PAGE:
Judge gives green light to contentious museum art sale

BOSTON — A cash-strapped Massachusetts museum can sell dozens of pieces of art, including works by Norman Rockwell, a judge on the state's highest court ruled Thursday.

Justice David Lowy, of the Supreme Judicial Court, approved an agreement reached by Massachusetts' attorney general and the Berkshire Museum that will allow the museum to sell up to 40 works so it can keep its doors open.

The museum celebrated the ruling, which came after months of legal wrangling over the future of the art.

"We recognize this decision may not please those who have opposed the museum's plans," said Elizabeth McGraw, of the museum's board of trustees. "Still, we hope people will be able to move forward in a constructive way to help us secure and strengthen the future of this museum, at a time when our community needs it more than ever."

Under the plan given the green light by the judge, Rockwell's "Shuffleton's Barbershop" will be sold to another U.S. museum.

The Berkshire Museum says it will sell the rest of the artwork until it reaches $55 million in proceeds. Officials say they may not have to sell all 39 other pieces, which include Rockwell's "Shaftsbury Blacksmith Shop" and works by Alexander Calder, Albert Bierstadt and George Henry Durrie.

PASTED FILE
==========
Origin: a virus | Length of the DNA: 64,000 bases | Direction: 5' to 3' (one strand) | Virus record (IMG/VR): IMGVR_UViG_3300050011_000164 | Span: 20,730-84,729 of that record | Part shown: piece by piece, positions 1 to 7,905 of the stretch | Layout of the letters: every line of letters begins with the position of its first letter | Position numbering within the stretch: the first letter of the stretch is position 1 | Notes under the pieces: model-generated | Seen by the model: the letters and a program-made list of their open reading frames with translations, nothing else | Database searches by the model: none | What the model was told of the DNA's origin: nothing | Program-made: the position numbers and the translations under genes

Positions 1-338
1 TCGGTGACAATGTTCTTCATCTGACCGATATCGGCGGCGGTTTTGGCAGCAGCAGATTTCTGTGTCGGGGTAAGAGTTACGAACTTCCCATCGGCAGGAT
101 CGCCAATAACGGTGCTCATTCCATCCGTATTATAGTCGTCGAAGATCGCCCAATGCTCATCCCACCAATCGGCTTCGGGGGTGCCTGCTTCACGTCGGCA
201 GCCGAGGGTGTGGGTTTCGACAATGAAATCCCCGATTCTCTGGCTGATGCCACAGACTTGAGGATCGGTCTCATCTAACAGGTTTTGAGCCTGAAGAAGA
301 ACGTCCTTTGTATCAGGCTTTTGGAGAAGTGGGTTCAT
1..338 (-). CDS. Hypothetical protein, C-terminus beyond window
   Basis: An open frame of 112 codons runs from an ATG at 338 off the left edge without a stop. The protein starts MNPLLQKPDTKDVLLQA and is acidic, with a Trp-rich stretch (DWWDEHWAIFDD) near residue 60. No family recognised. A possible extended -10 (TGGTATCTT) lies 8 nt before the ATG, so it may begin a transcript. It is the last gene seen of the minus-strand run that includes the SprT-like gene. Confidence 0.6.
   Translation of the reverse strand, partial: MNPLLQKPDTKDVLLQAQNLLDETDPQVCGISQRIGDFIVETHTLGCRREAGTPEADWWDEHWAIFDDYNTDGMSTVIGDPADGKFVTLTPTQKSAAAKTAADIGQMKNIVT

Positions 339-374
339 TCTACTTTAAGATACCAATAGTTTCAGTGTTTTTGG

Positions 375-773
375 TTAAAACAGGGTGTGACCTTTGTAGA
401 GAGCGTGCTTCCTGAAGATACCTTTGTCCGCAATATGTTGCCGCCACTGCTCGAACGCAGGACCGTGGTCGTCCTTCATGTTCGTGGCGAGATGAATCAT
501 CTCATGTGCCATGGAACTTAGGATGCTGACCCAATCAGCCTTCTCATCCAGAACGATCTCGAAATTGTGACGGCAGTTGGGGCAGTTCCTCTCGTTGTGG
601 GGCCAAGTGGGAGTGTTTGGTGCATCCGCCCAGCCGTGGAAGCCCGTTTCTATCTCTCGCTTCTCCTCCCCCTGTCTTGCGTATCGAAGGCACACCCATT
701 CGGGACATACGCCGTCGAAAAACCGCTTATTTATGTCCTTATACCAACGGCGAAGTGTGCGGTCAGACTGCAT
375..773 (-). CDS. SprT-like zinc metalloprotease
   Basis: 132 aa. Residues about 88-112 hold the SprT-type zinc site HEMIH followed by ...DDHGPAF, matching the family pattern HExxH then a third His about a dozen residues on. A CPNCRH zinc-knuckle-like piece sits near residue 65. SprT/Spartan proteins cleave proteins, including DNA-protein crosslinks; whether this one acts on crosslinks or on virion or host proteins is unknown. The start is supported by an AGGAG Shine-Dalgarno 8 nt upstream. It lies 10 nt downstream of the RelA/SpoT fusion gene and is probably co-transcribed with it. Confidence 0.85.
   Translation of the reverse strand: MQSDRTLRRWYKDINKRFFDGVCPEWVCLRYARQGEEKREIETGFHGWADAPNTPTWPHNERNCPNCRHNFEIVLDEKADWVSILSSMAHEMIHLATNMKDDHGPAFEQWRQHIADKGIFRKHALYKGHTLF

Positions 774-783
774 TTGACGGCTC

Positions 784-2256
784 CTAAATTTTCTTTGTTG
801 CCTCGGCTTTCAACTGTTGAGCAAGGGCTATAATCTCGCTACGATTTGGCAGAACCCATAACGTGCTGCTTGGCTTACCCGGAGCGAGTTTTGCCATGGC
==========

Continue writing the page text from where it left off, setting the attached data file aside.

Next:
The decision likely ends the lengthy legal battle over the sale. It comes a day before the deadline the museum said it was facing in order to ensure it could go to auction this spring.

Michael Keating, an attorney for a group of Berkshire County residents who challenged the museum's plans, said he doesn't believe they have any further recourse.

Nicholas O'Donnell, who represented another group of museum members, said he couldn't immediately say whether they would continue to fight the sale.

"It is a sad day both for the people of Massachusetts and the true custodians, working tirelessly to preserve and protect our local and national heritage, throughout America," O'Donnell said in an email.

Rockwell's sons, who initially opposed the sale, dropped their challenge after it was announced that "Shuffleton's Barbershop" would remain in public view.

The museum that buys "Shuffleton's Barbershop" will loan the work to the Norman Rockwell Museum in Stockbridge for a period of time before lending it to other museums in the state, according to the agreement.

Justice Lowy said in his ruling that the attorney general's investigation into the museum's finances found its "survival would be impossible without the proposed sale."

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